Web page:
Ankle injury

How do you rehab a weak Ankle? 

Examples of Traditional Rehab Limitations

Traditional rehab methods for sprained ankles often involve exercises that isolate specific muscles, such as the aforementioned ankle pumps and calf raises. However, research suggests that these isolated exercises may not provide the most effective recovery strategy for ankle sprains. For instance, a study by Docherty et al. (1998) found that traditional rehabilitation exercises did not significantly improve functional stability in individuals with chronic ankle instability. This finding highlights the need for a more comprehensive approach to ankle sprain rehabilitation.

Citations Challenging Traditional Ankle Rehab Methods

  1. Docherty, C.L., Moore, J.H., & Arnold, B.L. (1998). Effects of Strength Training on Ankle Stability. Journal of Sport Rehabilitation, 7(4), 322-334.


  1. McKeon, P.O., Hertel, J. (2008). Systematic Review of Postural Control and Lateral Ankle Instability, Part II: Is Balance Training Clinically Effective? Journal of Athletic Training, 43(3), 305-315.


These studies highlight the limitations of traditional rehabilitation methods and support the need for alternative approaches, like Functional Patterns, that focus on biomechanics and full-body movement patterns.


Prioritizing Functional Patterns Over Conventional Exercises

Functional Patterns emphasize functional movements over conventional exercises that might translate poorly into real-life scenarios. Training the body to move efficiently in ways that mimic everyday activities can promote better recovery and reduce the likelihood of future ankle injuries.

For example, Functional Patterns will incorporate exercises like step and press, rotational movements, and movements representing running, walking, or throwing, which engage the entire kinetic chain and mimic natural human movement patterns. This approach helps to create a more effective and holistic rehabilitation program. Specifically, allowing the ankle to heal in a way that is conducive to our body’s movements. This allows for the ankle to rehydrate, healing in a way that connects the ankle to the rest of the body.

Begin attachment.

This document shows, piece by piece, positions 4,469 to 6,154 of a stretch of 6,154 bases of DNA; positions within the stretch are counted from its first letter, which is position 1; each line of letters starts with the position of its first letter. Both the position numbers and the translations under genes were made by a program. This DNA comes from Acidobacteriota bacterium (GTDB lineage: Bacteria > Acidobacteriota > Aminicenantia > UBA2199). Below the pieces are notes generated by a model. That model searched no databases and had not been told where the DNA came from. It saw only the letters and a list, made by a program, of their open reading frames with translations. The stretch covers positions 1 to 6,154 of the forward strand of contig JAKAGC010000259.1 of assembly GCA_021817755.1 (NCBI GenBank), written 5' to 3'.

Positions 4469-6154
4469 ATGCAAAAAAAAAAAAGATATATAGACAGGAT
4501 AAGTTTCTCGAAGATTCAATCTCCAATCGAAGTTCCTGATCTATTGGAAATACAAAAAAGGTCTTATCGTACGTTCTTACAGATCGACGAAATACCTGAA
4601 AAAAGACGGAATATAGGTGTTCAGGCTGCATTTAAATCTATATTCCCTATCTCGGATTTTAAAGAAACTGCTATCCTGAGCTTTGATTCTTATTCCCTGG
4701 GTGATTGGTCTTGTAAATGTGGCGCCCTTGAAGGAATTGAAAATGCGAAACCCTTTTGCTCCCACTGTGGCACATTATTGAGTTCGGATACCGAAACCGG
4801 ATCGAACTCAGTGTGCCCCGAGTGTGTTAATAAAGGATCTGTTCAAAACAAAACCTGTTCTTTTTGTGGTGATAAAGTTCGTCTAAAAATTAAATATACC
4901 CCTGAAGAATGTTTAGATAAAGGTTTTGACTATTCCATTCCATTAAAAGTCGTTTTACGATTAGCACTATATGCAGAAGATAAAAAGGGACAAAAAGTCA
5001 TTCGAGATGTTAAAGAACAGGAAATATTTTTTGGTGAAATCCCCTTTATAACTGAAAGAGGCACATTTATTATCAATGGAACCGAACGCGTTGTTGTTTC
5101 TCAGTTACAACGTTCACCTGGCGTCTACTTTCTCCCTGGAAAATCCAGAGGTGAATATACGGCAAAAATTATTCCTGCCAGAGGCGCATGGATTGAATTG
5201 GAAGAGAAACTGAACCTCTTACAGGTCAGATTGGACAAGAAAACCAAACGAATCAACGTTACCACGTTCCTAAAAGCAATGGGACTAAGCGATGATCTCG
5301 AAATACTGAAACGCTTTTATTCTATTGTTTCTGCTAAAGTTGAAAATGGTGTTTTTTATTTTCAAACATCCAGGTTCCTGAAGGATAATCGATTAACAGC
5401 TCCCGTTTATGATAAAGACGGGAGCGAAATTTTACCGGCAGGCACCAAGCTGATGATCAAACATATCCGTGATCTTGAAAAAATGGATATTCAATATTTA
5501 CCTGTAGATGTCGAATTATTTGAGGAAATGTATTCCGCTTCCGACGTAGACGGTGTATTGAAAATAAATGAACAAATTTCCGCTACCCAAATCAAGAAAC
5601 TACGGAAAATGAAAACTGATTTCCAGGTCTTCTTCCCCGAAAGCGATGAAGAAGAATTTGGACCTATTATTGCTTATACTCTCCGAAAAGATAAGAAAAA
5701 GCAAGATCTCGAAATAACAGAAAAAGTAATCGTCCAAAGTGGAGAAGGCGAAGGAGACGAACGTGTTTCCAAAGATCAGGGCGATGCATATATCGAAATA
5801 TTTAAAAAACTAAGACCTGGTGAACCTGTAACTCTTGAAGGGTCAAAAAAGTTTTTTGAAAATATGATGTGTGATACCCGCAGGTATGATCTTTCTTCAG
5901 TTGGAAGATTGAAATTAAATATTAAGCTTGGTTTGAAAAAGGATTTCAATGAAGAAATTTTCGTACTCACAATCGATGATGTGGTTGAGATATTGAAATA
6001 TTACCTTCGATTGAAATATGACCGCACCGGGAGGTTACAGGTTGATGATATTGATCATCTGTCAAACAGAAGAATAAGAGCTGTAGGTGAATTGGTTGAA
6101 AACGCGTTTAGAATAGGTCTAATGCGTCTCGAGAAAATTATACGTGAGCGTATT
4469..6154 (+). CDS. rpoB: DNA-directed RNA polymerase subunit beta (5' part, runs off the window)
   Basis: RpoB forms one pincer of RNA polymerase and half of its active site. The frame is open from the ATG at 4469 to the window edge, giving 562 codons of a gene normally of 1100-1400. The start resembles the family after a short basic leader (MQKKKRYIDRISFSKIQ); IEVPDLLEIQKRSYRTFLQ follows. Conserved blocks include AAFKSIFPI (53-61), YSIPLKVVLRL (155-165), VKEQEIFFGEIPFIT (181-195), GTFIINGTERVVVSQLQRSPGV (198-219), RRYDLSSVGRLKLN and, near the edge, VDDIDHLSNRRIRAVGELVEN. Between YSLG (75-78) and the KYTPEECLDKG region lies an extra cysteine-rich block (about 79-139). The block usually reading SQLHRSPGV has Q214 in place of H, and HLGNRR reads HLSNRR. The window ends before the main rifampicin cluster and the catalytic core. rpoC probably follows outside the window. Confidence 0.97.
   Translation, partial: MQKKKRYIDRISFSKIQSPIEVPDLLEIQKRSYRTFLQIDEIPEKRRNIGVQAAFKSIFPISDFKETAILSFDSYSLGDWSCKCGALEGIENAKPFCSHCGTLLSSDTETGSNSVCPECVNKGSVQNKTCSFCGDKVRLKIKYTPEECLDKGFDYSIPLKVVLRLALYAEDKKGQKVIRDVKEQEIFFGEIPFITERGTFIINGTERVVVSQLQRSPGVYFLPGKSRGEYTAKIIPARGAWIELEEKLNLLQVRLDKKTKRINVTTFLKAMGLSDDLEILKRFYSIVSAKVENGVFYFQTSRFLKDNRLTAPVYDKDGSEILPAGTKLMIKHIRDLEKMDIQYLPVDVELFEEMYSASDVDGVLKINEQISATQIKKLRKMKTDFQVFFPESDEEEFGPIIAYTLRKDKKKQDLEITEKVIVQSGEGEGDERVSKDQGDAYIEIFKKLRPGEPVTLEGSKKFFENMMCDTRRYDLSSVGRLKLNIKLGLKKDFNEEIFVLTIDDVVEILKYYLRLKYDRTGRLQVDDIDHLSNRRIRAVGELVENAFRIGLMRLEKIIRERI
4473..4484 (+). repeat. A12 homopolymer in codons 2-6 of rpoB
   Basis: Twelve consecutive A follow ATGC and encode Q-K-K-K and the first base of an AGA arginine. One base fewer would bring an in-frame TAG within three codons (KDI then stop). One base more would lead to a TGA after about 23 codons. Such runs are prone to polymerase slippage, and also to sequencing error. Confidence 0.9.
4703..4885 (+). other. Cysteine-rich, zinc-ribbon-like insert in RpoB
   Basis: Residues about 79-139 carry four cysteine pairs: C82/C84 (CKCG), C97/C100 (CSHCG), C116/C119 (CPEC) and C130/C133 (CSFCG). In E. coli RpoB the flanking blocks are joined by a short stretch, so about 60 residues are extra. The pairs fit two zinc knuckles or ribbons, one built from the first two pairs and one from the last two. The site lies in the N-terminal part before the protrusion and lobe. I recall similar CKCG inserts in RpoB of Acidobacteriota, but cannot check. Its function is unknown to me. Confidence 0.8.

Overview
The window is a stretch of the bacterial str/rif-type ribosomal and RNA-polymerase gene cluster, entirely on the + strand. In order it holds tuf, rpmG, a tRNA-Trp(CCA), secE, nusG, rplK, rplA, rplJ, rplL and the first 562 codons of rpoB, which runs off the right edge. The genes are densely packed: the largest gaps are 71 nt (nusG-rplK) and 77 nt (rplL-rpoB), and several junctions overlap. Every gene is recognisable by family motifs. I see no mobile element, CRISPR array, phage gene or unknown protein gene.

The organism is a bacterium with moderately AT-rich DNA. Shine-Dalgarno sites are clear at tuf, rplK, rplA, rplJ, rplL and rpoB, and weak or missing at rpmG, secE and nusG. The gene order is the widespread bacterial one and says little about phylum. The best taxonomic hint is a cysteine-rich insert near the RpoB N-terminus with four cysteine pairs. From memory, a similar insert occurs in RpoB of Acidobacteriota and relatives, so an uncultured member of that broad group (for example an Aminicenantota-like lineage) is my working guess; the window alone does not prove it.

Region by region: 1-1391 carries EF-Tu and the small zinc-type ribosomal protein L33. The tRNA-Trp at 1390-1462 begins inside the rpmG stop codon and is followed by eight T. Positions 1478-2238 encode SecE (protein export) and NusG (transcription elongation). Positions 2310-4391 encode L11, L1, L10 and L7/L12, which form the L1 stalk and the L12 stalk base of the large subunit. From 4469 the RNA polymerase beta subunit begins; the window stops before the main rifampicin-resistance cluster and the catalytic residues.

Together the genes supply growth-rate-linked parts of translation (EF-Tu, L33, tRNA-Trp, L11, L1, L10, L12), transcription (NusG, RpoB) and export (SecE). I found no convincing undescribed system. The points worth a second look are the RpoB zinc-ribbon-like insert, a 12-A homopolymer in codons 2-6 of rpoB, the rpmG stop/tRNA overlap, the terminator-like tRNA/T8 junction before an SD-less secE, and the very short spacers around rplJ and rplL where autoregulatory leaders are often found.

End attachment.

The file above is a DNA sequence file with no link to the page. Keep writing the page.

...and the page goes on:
What is dehydration in our bodies?

  • Dehydration is when the body lacks sufficient water to carry out its normal functions effectively. In movement and tissues, dehydration can lead to decreased elasticity and lubrication in the muscles, tendons, and ligaments, making them more prone to injury and degeneration. When we move, our tissues need to be hydrated to move effectively and prevent pain or injury.


By enabling individuals to rehydrate their tissues, Functional Patterns sets the stage for the healing process to begin. Traditional rehab methods, stretching routines, and mobility drills often isolate the ankle, making it challenging for the whole body to reconnect with the injured area. In contrast, Functional Patterns trains the body in a way that fosters mobility and strength rebuilding.


Here’s how it works:


Customizing Rehabilitation Programs

No two individuals are the same, and the same applies to ankle sprain recovery. Functional Patterns acknowledges the uniqueness of each person and recommends customizing rehabilitation programs based on individual needs and biomechanics for ankle sprain recovery. By developing a personalized ankle sprain recovery plan, you can address specific weaknesses, imbalances, or movement patterns that may have contributed to the sprained ankle, leading to more effective and long-lasting results. 


With results being the keyword here, we don’t just make claims. We get results!

Posture and Structure Improvements from FP Spain

Before and After


Functional Patterns offers a fresh perspective on sprained ankle recovery by emphasizing biomechanics, natural human movement patterns, and personalized rehabilitation programs. By moving away from traditional methods that often rely on isolated exercises, you can address the root causes of the injury and promote long-term healing and injury prevention.

As you embark on your journey to recover from an ankle sprain recovery, consider incorporating the principles of Functional Patterns into your rehabilitation plan. Doing so can improve your overall body mechanics, posture, and movement patterns, leading to better health, stability, and a reduced risk of future ankle injuries. Consult a qualified Functional Patterns practitioner before beginning any new exercise or rehabilitation program, especially if you have a pre-existing medical condition, are recovering from an injury, or have further questions on sprained ankle recovery time. We are here to help and correct the system, not just your symptoms.




Docherty, C.L., Moore, J.H., & Arnold, B.L. (1998). Effects of Strength Training on Ankle Stability. Journal of Sport Rehabilitation, 7(4), 322-334.

McKeon, P.O., & Hertel, J. (2008). Systematic Review of Postural Control and Lateral Ankle Instability, Part II: Is Balance Training Clinically Effective? Journal of Athletic Training, 43(3), 305-315.